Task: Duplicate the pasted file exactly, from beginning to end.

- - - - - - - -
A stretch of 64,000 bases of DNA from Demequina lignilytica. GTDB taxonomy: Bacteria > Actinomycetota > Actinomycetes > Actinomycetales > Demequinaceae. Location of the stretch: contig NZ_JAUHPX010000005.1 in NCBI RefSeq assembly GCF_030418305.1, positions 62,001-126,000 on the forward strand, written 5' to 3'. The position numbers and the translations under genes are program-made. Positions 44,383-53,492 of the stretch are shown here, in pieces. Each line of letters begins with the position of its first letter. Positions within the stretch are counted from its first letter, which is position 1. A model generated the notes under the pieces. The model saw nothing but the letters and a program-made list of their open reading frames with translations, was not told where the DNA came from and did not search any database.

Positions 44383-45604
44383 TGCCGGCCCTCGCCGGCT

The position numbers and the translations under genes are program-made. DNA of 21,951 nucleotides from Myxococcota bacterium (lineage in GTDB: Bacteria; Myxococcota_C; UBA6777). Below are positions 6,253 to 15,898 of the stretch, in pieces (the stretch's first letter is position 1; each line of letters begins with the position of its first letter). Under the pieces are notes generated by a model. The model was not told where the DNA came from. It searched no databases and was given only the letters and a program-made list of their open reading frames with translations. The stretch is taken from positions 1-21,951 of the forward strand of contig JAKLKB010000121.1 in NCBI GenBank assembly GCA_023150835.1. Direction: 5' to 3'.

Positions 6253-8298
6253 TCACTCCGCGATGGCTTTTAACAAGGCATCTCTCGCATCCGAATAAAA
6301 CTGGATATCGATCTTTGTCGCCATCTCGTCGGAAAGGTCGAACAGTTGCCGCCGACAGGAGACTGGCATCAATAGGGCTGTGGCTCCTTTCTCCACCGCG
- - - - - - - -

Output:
A stretch of 64,000 bases of DNA from Demequina lignilytica. GTDB taxonomy: Bacteria > Actinomycetota > Actinomycetes > Actinomycetales > Demequinaceae. Location of the stretch: contig NZ_JAUHPX010000005.1 in NCBI RefSeq assembly GCF_030418305.1, positions 62,001-126,000 on the forward strand, written 5' to 3'. The position numbers and the translations under genes are program-made. Positions 44,383-53,492 of the stretch are shown here, in pieces. Each line of letters begins with the position of its first letter. Positions within the stretch are counted from its first letter, which is position 1. A model generated the notes under the pieces. The model saw nothing but the letters and a program-made list of their open reading frames with translations, was not told where the DNA came from and did not search any database.

Positions 44383-45604
44383 TGCCGGCCCTCGCCGGCT

The position numbers and the translations under genes are program-made. DNA of 21,951 nucleotides from Myxococcota bacterium (lineage in GTDB: Bacteria; Myxococcota_C; UBA6777). Below are positions 6,253 to 15,898 of the stretch, in pieces (the stretch's first letter is position 1; each line of letters begins with the position of its first letter). Under the pieces are notes generated by a model. The model was not told where the DNA came from. It searched no databases and was given only the letters and a program-made list of their open reading frames with translations. The stretch is taken from positions 1-21,951 of the forward strand of contig JAKLKB010000121.1 in NCBI GenBank assembly GCA_023150835.1. Direction: 5' to 3'.

Positions 6253-8298
6253 TCACTCCGCGATGGCTTTTAACAAGGCATCTCTCGCATCCGAATAAAA
6301 CTGGATATCGATCTTTGTCGCCATCTCGTCGGAAAGGTCGAACAGTTGCCGCCGACAGGAGACTGGCATCAATAGGGCTGTGGCTCCTTTCTCCACCGCG